Amid the volcanic peaks and hot springs of southern Japan, something fishy is happening: caviar.

And not just any caviar. This roe -- kilogram upon kilogram of it -- is the result of an aquaculture experiment that began with sturgeon imported from the Soviet Union three decades ago. Now, for the first time, the eggs prized as a delicacy around the world are about to be shipped overseas to compete with the Russian and Iranian caviar that dominate the high-end market.

It’s a thought that brings a smile to Fumiho Hamanaka, 71, the proud owner of 5,000 white sturgeon that can take at least eight years to reach maturity at almost 5 feet long. Hamanaka has just driven two hours across a snow-covered valley with two fish that will be slaughtered in Miyazaki prefecture for their eggs, which can fetch as much as 1,000 yen ($8.28) a gram. The larger fish yielded 3.5 kilograms of caviar, or 50 percent more than normal, as well as some fish fillets that will cost more on dinner plates than most beef.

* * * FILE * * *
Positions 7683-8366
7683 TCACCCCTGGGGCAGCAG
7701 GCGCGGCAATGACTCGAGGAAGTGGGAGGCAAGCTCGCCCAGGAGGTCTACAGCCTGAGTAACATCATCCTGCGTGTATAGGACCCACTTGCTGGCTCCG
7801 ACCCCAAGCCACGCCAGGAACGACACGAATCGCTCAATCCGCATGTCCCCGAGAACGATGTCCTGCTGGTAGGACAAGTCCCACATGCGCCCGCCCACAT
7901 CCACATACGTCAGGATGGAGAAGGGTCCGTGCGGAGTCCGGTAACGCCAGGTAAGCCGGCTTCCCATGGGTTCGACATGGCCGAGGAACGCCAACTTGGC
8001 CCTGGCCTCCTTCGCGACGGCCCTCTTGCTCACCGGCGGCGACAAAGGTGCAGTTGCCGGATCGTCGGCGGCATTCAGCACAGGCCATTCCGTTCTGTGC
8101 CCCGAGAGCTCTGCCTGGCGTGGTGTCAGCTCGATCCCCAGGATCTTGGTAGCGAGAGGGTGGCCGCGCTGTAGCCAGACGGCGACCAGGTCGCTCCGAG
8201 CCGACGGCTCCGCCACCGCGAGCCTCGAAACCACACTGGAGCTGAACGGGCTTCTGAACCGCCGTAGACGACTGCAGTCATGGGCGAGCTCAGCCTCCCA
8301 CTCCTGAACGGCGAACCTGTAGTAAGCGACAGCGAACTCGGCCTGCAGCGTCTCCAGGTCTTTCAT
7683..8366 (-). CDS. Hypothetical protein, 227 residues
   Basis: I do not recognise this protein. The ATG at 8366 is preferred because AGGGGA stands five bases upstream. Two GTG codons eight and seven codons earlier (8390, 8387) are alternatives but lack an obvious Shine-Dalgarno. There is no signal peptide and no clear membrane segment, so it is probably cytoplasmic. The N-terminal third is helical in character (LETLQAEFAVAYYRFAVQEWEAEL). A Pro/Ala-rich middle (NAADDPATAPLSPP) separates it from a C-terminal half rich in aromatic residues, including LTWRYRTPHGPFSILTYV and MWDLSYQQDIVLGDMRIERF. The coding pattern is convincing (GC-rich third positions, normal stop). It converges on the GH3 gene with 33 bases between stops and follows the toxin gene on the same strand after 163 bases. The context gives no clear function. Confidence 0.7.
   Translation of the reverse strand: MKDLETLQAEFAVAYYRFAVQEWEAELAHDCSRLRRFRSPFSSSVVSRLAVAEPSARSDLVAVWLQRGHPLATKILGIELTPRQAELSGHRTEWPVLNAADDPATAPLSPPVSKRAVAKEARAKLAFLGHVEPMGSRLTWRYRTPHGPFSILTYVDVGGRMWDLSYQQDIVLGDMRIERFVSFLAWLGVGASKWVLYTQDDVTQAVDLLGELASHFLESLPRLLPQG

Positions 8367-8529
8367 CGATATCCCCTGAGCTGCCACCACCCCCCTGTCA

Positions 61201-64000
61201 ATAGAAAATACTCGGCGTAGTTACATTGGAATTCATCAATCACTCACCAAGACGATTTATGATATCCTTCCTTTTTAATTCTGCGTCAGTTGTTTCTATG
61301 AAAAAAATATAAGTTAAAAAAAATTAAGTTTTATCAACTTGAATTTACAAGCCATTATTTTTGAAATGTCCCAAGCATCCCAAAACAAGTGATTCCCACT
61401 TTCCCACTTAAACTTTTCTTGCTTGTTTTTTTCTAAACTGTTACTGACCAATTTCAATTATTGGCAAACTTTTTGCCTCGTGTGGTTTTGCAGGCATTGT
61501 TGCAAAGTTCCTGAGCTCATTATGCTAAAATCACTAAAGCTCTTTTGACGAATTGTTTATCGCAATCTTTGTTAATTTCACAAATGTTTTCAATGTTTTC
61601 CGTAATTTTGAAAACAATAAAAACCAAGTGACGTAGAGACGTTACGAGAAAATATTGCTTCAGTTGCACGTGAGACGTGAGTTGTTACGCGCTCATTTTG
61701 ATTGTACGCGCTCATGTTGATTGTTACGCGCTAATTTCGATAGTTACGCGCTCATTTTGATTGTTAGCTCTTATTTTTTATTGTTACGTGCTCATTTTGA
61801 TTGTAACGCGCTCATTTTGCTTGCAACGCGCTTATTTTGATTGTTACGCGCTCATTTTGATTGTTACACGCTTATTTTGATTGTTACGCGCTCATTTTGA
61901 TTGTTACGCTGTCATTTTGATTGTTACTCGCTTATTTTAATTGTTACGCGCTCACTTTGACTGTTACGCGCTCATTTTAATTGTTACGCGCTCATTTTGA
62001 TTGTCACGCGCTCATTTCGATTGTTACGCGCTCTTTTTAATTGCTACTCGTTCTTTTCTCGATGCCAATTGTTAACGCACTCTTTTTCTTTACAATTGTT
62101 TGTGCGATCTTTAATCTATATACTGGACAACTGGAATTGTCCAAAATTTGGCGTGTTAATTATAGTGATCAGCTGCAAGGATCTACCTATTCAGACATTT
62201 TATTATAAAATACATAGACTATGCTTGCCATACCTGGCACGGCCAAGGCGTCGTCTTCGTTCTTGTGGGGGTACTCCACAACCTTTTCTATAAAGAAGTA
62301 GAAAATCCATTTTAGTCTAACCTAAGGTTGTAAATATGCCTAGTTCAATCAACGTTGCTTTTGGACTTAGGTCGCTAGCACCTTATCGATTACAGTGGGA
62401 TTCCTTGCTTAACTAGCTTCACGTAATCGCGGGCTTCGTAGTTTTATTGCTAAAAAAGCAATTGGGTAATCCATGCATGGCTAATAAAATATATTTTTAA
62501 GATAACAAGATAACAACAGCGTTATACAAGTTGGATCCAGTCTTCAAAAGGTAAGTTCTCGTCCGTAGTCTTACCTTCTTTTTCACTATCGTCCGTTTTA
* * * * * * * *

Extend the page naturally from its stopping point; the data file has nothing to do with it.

Read the full story at Bloomberg Business >>

Read more about caviar >>

A collection of stories from guest authors.

Join the Conversation